The European Commission has published its Sustainable and Smart Mobility Strategy with an Action Plan involving 82 initiatives that should guide transport policies in Europe for the next four years. The strategy also includes transport industry transition targets by 2030, 2035, and 2050.
The ambition is to have least 30 million zero-emission vehicles, three million charging points, and 1,000 hydrogen filling stations by 2030. By 2030, there will be at least 100 climate-neutral cities in Europe. The new EU document should serve as a basis for making the EU transport system greener, more digital, and more resistant to future crises. By 2050, almost all new cars, vans, buses, and heavy goods vehicles should be emission-free, rail freight traffic should double, high-speed rail should triple while the multimodal Trans-European Transport Network (TEN–T) should be equipped with sustainable and smart transport with high-speed connectivity will be operational for the comprehensive network.
The least polluting modes of transport will be prioritized, which is reflected in what the strategy calls “polluter pays, user pays” models, the announced end of fossil fuel subsidies, and the stipulation that the most sustainable choice of transport should be clearly indicated. SMEs need easier access to finance, notably for fleet renewal and other innovative and green investments. This can be achieved through clearer communication and guidance, dedicated administrative support, and simplified financial support schemes.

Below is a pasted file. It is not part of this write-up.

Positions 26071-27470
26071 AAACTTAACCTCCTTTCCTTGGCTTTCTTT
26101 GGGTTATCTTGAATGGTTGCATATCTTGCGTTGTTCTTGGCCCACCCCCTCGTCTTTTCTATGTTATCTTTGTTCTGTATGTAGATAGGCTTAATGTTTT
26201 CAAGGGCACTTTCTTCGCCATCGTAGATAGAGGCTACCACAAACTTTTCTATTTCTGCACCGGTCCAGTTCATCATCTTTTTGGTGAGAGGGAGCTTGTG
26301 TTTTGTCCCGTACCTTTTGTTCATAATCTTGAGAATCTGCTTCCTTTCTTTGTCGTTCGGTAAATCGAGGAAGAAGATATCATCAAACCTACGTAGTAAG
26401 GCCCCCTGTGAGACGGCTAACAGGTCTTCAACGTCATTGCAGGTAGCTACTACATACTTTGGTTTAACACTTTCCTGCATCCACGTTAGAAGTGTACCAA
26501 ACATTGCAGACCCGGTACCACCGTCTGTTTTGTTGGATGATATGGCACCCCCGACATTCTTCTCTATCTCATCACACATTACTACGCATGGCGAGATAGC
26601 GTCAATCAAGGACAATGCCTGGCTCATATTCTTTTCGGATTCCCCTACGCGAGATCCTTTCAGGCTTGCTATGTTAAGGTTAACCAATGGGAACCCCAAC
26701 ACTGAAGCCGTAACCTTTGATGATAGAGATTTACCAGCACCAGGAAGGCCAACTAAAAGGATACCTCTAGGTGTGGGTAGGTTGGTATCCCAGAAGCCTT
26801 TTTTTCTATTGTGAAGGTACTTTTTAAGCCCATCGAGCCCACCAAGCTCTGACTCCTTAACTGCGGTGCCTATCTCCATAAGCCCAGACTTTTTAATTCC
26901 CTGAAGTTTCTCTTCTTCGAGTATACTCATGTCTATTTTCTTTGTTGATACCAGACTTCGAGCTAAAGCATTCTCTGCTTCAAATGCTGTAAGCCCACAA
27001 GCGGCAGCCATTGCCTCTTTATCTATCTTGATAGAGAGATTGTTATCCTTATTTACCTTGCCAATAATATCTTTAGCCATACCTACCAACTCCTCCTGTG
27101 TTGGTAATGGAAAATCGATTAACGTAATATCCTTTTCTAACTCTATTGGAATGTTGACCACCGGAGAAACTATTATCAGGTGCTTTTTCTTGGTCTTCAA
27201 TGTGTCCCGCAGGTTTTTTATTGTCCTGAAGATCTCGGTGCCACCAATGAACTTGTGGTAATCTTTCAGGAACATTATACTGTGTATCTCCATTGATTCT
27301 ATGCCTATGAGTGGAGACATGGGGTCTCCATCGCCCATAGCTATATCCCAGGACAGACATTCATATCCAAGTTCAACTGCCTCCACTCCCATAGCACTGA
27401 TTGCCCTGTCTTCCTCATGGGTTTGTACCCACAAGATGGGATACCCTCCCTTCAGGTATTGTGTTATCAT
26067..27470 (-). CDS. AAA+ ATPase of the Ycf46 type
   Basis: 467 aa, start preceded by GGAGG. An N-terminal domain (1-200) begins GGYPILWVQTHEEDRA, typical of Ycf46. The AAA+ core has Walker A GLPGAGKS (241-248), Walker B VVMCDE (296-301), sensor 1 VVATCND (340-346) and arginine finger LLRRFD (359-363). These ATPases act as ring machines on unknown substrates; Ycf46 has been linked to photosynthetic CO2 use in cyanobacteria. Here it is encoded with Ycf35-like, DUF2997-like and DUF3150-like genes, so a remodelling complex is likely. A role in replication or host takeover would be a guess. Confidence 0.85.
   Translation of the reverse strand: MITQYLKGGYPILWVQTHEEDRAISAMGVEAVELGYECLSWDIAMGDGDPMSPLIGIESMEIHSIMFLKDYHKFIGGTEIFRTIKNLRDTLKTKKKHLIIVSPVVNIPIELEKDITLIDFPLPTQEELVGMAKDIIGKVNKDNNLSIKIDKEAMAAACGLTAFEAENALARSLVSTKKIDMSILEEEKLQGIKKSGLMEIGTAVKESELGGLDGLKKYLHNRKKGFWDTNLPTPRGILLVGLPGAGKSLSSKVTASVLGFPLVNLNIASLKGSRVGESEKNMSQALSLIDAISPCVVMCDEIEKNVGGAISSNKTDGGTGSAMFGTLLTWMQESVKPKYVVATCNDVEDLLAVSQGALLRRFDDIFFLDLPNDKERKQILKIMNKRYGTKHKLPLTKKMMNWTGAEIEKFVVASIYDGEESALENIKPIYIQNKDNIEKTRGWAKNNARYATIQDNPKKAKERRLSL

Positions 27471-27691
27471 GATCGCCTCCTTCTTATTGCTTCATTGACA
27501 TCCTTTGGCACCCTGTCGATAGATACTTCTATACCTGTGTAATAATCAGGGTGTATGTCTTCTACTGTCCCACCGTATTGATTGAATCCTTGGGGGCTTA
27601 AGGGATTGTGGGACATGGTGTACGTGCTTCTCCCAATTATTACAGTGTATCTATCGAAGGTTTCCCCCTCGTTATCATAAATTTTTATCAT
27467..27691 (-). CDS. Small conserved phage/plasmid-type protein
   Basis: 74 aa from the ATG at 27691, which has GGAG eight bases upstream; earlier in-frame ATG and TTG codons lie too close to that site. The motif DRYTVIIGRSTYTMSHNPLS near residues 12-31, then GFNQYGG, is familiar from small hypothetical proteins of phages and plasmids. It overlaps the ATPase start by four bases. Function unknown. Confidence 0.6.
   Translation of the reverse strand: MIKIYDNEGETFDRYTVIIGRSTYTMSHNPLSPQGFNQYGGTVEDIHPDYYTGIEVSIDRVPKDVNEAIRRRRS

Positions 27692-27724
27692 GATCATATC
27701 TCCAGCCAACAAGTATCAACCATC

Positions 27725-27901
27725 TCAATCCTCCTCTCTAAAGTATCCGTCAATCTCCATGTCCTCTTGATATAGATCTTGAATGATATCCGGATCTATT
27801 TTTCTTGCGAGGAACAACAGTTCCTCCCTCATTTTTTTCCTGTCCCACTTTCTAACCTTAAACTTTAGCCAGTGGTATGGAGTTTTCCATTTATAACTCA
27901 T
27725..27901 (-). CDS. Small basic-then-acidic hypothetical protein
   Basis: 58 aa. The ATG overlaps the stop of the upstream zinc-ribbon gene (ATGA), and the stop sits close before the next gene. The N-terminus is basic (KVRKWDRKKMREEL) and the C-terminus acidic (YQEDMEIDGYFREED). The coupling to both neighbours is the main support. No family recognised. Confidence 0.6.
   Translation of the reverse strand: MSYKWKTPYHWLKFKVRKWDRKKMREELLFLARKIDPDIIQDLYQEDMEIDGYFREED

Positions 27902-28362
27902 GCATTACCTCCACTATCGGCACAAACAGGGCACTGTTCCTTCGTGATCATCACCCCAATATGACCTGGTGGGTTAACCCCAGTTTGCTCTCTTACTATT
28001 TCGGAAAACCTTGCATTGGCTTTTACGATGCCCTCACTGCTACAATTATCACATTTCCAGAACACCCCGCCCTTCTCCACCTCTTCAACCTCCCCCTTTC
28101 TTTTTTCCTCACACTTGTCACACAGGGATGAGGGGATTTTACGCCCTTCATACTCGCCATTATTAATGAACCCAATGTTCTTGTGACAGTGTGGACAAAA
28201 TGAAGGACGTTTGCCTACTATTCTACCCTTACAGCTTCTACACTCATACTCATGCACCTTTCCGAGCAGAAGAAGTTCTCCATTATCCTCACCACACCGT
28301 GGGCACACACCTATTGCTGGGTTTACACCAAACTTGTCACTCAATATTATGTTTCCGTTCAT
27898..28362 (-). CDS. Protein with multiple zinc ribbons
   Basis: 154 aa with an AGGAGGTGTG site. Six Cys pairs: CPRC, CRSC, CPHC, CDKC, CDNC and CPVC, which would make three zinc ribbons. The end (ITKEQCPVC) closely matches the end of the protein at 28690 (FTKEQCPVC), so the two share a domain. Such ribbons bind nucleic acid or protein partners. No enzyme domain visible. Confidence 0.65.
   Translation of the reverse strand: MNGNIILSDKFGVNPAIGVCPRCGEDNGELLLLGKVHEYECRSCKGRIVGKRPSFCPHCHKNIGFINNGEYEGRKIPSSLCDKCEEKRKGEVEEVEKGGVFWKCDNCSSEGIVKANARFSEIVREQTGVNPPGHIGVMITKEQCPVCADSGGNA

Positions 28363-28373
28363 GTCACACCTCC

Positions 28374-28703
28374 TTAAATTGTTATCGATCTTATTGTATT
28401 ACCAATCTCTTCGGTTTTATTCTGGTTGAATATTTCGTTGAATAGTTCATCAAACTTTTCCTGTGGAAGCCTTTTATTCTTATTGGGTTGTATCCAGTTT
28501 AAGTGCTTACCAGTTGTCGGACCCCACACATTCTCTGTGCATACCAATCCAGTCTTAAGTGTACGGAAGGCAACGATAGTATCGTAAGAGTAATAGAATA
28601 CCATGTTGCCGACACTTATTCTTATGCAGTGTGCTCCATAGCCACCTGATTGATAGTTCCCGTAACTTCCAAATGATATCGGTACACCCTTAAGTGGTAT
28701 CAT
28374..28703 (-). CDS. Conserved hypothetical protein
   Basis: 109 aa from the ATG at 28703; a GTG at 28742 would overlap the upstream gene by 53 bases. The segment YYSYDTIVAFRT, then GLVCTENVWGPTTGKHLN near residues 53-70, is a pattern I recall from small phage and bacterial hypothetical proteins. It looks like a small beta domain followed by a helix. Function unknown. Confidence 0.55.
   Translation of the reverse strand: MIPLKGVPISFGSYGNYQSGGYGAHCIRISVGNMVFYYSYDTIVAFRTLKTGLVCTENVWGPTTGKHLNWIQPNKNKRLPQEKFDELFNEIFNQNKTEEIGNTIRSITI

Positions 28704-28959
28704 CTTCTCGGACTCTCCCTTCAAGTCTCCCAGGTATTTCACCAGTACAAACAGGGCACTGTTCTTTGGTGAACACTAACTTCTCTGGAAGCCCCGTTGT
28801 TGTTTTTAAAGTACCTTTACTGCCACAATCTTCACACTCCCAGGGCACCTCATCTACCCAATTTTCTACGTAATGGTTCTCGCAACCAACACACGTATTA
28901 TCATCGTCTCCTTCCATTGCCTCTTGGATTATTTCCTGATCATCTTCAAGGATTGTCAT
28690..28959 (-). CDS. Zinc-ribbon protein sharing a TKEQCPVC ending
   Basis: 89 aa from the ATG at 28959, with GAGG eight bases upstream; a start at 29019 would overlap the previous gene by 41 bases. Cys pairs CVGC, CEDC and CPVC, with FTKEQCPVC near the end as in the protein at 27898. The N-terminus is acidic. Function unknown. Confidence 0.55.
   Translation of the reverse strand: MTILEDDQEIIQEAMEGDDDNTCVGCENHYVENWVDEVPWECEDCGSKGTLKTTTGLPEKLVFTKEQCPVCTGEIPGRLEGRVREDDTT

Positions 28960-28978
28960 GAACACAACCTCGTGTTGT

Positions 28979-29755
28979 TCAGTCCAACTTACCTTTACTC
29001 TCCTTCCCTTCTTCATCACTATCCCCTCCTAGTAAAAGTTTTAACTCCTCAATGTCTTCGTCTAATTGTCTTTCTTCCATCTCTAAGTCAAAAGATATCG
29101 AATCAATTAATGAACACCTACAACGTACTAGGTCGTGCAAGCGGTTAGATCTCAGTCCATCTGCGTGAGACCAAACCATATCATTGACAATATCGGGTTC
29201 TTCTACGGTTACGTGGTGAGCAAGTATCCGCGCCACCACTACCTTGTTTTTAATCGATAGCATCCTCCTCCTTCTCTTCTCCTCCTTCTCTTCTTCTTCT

Multimodal logistics must be part of the transformation, within and beyond urban areas. The growth of e-commerce has significantly changed consumption patterns, but the external costs of millions of deliveries, including the reduction of empty and unnecessary trips, must be factored in. Sustainable urban mobility planning should also include the freight dimension through dedicated sustainable urban logistics plans. These plans will accelerate the deployment of zero-emission solutions already available, including cargo bikes, automated deliveries, and drones, and better use of inland waterways into cities.
The Strategy aims to Reinforce the Single Market for instance through reinforcing efforts and investments to complete the Trans-European Transport Network (TEN-T) by 2030 and support the sector to build back better through increased investments, both public and private, in the modernization of fleets in all modes.
The vision of a seamless digitalization of information exchange is particularly relevant for land transport. Future mobility should offer paperless options in all modes, for professionals and individual drivers alike. Availability of electronic certificates and freight transport information would also facilitate digital enforcement, while real-time tracking and tracing of goods would be a significant step towards the completion of the Digital Single Market, the real-time economy, and green transition.